Blogs > Liberty and Power > Dell Catalogs Then and Now

Jan 1, 2006 11:27 am

Dell Catalogs Then and Now

I'm spending New Year's morning cleaning out my office at home and found a Dell catalog from May 2001 when I bought the computer before this one. As has often been observed, we've been paying the same nominal prices for computers for 20 years (e.g., my original 128K Mac in 1984 cost about the same nominal amount as the machine I'm currently using - 2.8ghz, 1gb RAM 120gb hd) and we keep getting better and better stuff for it. This old Dell catalog certainly bears that out.

However, two other points often overlooked:

1. The new products that appear year to year. This catalog from 01 was very light on photography and video, for example.

2. The rapidity with which new technology becomes a mere "add-in." In my current Dell catalog, a 17" LCD is the standard basic included monitor, with high-end systems including a 19" LCD. In May of 2001, there was a "new" item in the monitor section: a 15" LCD monitor for the bargain price of ...... $540. In 4 to 5 years, that same item isn't as good as the "toss-in" on new systems.

You can buy a 15" LCD for just over $200 at Dell today (or $178 at PC Connection), but even their "bargain" systems include a free 15" LCD. For example, you can buy a whole system for $499 that is at least twice as good as what I bought in 5/01 and get included FREE a monitor that cost more in 5/01 than the whole computer including the same monitor does today!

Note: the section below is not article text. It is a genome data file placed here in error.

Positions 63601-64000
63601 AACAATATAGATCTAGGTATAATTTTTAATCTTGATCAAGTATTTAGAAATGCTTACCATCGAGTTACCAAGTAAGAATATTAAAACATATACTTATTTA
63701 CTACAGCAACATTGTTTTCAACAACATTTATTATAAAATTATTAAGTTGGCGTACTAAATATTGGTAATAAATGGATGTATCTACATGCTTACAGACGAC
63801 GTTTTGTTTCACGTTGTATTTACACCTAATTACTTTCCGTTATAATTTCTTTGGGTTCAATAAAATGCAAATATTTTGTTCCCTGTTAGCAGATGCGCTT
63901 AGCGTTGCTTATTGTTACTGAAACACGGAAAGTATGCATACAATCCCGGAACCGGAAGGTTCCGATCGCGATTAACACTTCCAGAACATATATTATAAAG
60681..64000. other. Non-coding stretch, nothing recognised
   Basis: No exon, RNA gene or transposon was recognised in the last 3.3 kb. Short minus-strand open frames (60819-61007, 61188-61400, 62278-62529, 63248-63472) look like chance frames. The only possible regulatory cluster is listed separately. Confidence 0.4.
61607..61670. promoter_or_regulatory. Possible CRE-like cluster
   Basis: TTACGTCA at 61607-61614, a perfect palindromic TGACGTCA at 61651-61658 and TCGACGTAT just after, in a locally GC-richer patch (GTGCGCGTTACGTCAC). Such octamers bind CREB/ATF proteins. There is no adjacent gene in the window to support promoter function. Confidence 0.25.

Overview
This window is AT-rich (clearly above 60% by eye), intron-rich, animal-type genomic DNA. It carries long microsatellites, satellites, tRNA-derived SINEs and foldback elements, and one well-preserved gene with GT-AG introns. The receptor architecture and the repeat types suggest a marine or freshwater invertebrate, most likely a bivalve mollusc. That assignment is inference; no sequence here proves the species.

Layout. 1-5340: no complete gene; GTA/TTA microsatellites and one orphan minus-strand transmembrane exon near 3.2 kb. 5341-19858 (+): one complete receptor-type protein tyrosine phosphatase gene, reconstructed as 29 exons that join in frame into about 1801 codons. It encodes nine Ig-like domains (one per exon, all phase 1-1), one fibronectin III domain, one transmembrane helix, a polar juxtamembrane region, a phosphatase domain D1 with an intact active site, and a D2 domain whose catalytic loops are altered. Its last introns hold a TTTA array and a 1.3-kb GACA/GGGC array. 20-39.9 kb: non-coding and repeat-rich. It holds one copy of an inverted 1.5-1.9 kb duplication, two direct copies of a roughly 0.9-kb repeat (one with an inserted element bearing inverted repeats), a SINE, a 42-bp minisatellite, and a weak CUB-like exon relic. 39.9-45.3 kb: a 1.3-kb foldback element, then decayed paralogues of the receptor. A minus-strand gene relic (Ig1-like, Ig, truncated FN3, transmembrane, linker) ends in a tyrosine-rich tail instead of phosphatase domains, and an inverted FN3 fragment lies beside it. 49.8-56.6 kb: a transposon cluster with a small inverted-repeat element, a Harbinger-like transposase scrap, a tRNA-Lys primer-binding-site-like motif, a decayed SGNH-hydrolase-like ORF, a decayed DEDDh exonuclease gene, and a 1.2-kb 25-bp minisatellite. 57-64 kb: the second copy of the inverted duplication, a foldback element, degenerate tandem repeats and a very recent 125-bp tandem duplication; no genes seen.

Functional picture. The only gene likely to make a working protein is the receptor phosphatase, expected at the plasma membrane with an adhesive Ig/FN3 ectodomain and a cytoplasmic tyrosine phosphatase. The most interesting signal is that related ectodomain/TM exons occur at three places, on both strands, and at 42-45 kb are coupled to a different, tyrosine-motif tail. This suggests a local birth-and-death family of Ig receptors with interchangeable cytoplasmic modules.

How we account for these improvements in product quality and the falling real cost of such products when we talk about economic well-being remains a tricky business, but there's no doubt about the reality. Real worker compensation may be growing very slowly, but what you can buy with it continues to grow significantly.

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Steven Horwitz - 1/2/2006

Great question Sudha, and I agree with the thrust of your argument. We should be more concerned about what people are able to consume not how much income/wealth they have. The work by Cox and Alm and others on what consumer goods even the poorest Americans own along with other work on longer life expectancies, better health, etc are what really matter for judging how well American workers are doing, and for trying to understand the role the market plays in helping to bring those results about.

Sudha Shenoy - 1/1/2006

"real worker compensation may be growing very slowly but what you can buy with it..."

So _which_ is "real worker compensation"? A sum of money 'deflated' by some perennially out-of-date, crude 'index'? or what people _actually_ buy & use/consume? And what does the former have to do with the latter, anyway?